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Buying a "Green" Home

By Lee Cameron Published 08/11/2011 | Real Estate

Though it has become less and less of a trend in the tough economy, buying "green" - environmentally friendly products - is still very popular with many people. A house, with its high use of natural resources and energy costs, can leave a large carbon footprint. If you're environmentally conscious (or if you simply like the idea of saving some money on your energy bills) you might be considering buying a "green" home. But do you know what to ask?


- Size matters


Easily, the factor that contributes the most to a home's energy efficiency is its size. A bigger home takes more energy to heat and cool. The smaller the home, the more energy efficient it will be. According to the U.S. Green Building Council, the "neutral size" for a one-bedroom home is 900 square feet. For a two-bedroom home, it's 1,400 and it's 1.900 for a three-bedroom home. Those high ceilings might be a nice luxury but they come with an energy cost.


- Facing the sun


Here's one that nobody ever thinks about. Did you know that the direction your house faces can make a difference in your cooling bills? In the Northern Hemisphere, our hot summer sun is actually in the Southern sky. That means if you're house has big windows that are facing south, you'll be letting in a great deal of extra light and heat into your home every day. To counter this, either look for homes that face North or find a home that has plenty of shade on its Southern side to help block out all of that warm sunlight.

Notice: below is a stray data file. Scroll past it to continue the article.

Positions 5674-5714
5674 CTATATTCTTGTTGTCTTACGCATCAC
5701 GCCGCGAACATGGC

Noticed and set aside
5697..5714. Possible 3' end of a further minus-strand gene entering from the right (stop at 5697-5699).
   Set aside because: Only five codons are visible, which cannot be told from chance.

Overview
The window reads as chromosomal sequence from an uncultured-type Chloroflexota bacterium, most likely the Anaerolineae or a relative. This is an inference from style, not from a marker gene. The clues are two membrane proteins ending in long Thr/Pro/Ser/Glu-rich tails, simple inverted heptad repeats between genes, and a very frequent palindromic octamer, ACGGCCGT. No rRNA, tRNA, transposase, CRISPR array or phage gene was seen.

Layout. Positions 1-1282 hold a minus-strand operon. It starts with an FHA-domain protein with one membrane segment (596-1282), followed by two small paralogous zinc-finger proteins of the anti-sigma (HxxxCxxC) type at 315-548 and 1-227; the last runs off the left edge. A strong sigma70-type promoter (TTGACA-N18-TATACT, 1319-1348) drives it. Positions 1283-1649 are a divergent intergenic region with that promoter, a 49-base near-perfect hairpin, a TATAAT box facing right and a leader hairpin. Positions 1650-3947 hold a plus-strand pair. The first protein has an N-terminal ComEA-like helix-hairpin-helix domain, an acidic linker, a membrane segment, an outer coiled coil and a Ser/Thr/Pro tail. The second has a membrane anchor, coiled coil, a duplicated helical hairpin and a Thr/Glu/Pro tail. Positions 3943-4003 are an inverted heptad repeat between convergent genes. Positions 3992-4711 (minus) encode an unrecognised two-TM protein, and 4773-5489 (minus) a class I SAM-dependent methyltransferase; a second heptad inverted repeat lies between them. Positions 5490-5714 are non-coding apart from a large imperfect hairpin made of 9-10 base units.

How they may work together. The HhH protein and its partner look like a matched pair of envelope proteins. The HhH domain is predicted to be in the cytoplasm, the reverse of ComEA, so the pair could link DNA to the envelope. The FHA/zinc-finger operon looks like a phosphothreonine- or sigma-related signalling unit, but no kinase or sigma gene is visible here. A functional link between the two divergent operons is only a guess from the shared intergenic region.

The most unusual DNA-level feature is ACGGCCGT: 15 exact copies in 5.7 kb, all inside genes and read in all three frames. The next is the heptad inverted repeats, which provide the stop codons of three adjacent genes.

- Insulate yourself


Good insulation is also important in a "green" home. If there are air flow leaks in your home, you're A/C is not being as efficient as it could be and some of that cool air is escaping indoors (and warm air is likely coming in). Make sure that your home is properly insulated and that all cracks and holes are sealed. 


- The roof color


Believe it or not, it also makes a difference what color your roof is. A dark colored roof will absorb the heat from the sun and transfer it down into your home. A light colored roof will reflect much of the light and heat that hits it. 


There are plenty of other things you can look at to make sure your home is environmentally friendly and energy efficient. Make sure that the house has properly working electrical and plumbing systems. Have the air tested for toxins. Find out if the home was built using recycled materials. You can even get the U.S. Green Building Council or the EPA to certify your home. Educate yourself before you go house hunting and you'll find a home that's good for you and the rest of the planet as well.